Homemade light bulbs provide free source of solar-powered light in the Philippines
December 29, 2011
Solar-powered light bulbs are being assembled from recycled materials and installed in rural homes in the Philippines. National Public Radio reports that the light bulbs are make from plastic soda bottles that are filled with water and bleach. They are wedged into holes cut in the tin roofs of makeshift homes, and give off an equivalent of 55 watts of light without needing any electricity.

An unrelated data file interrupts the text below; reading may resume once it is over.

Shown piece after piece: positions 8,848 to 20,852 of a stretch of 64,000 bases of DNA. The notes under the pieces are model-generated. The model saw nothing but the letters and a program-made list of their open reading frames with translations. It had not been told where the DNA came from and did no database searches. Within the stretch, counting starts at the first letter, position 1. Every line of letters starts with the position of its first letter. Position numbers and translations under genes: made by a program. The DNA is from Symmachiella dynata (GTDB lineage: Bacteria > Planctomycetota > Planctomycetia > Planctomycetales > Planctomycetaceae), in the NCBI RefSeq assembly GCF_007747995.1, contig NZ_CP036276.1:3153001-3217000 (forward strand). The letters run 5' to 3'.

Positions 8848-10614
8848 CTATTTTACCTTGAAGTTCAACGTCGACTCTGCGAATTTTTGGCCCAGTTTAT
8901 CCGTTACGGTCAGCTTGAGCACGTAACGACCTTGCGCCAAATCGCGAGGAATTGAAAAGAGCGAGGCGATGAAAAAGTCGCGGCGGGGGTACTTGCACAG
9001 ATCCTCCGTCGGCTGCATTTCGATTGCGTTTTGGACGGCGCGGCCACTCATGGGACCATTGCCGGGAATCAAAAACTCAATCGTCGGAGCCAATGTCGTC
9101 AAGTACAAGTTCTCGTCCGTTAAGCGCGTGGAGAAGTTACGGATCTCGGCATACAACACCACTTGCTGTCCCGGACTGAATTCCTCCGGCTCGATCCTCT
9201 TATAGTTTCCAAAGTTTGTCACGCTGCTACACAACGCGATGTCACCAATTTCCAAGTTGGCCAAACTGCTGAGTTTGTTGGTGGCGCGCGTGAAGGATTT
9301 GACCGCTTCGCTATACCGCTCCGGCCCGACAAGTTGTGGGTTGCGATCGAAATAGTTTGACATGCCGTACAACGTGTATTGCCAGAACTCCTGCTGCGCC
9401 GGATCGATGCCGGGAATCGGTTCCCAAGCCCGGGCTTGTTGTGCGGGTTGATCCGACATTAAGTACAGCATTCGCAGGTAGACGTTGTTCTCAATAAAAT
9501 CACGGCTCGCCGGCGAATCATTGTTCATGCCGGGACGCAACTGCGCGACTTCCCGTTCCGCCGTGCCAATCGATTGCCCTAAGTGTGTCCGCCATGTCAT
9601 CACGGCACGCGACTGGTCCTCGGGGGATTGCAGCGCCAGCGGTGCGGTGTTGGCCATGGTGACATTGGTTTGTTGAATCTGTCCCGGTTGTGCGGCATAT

"It's safer, it's healthier, it's brighter," Illac Diaz, the head of nonprofift company MyShelter Foundation, told the news source. "And the funny thing is the light bulb actually comes from the place you'd least expect it, which is the trash bin. So it's the cheapest light bulb in the world."
Nelly Duka, one of the volunteers assembling the inexpensive lighting alternatives explained to NPR that the lightbulbs have a shelf life of five years. These bulbs will help many people who may be unable to afford electricity while they struggle to make ends meet.
People who are interested in these and other efforts to assist impoverished Filipino people can make calls to the Philippines to ask their friends how they can help.